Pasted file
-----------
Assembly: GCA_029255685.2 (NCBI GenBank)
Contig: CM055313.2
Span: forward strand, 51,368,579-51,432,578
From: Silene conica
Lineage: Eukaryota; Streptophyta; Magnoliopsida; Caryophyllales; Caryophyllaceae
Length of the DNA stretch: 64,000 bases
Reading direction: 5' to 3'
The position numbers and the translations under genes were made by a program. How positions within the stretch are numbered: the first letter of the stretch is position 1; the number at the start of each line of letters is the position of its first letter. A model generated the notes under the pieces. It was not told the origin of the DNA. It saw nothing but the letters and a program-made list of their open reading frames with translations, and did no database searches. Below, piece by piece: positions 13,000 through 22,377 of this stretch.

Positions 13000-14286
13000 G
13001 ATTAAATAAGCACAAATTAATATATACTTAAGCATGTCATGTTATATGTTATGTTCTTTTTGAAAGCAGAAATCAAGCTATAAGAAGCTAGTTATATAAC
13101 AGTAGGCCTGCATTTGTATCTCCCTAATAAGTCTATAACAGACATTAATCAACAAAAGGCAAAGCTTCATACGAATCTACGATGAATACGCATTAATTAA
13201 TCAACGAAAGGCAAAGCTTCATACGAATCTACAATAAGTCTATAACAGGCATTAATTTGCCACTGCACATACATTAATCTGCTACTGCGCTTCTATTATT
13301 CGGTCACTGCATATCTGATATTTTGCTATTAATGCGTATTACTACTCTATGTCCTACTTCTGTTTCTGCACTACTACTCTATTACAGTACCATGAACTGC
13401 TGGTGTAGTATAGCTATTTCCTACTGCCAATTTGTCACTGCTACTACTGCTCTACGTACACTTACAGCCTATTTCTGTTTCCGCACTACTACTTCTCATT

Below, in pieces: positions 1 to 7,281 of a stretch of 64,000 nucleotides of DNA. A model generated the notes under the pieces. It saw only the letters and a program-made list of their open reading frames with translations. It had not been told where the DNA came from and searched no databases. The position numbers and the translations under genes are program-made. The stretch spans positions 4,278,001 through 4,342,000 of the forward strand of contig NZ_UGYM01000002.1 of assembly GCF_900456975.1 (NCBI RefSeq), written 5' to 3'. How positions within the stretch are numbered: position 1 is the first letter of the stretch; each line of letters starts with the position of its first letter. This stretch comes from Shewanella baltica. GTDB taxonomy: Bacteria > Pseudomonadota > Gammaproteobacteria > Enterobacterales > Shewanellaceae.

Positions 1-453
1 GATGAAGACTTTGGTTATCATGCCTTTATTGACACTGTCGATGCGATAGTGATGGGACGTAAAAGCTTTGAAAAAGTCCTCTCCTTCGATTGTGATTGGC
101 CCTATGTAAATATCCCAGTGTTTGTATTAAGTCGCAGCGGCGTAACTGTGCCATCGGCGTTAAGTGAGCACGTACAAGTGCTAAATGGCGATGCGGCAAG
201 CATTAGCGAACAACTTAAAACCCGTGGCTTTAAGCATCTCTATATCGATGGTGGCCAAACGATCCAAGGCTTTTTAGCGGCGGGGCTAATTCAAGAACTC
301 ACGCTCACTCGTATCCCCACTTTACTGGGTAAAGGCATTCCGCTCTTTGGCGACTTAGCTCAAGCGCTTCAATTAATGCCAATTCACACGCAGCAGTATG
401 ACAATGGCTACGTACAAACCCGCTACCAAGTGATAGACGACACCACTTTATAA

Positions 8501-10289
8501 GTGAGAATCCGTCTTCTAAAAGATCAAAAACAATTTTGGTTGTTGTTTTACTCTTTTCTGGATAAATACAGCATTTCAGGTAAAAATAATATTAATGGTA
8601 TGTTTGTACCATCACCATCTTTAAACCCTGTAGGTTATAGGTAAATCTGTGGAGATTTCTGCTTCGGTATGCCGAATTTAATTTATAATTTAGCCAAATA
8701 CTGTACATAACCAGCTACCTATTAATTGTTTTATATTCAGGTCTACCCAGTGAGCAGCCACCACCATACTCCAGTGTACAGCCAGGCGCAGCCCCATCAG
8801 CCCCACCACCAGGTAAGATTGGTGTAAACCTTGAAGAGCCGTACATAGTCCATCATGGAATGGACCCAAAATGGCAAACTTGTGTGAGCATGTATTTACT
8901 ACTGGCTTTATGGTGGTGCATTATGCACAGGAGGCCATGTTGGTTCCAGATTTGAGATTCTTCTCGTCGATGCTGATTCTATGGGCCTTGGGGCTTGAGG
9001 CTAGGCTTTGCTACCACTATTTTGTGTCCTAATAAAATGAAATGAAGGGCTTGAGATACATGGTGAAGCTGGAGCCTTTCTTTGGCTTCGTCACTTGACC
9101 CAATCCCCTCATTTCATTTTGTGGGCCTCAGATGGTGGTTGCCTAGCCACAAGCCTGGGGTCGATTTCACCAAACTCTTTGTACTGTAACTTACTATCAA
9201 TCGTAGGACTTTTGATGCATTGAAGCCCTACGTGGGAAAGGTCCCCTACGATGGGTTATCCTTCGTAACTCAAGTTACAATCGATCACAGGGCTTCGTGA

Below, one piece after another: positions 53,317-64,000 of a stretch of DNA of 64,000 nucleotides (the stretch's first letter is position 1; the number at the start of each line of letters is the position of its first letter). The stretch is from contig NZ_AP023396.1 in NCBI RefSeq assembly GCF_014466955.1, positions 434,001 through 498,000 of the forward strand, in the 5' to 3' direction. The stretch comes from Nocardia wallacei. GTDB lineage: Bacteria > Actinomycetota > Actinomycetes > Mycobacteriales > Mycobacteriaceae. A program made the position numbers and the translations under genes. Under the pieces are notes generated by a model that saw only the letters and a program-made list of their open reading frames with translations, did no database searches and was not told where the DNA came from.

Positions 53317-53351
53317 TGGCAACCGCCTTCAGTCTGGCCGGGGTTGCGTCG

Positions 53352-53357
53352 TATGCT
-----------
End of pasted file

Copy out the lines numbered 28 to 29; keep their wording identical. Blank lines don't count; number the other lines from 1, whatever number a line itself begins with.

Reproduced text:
8901 ACTGGCTTTATGGTGGTGCATTATGCACAGGAGGCCATGTTGGTTCCAGATTTGAGATTCTTCTCGTCGATGCTGATTCTATGGGCCTTGGGGCTTGAGG
9001 CTAGGCTTTGCTACCACTATTTTGTGTCCTAATAAAATGAAATGAAGGGCTTGAGATACATGGTGAAGCTGGAGCCTTTCTTTGGCTTCGTCACTTGACC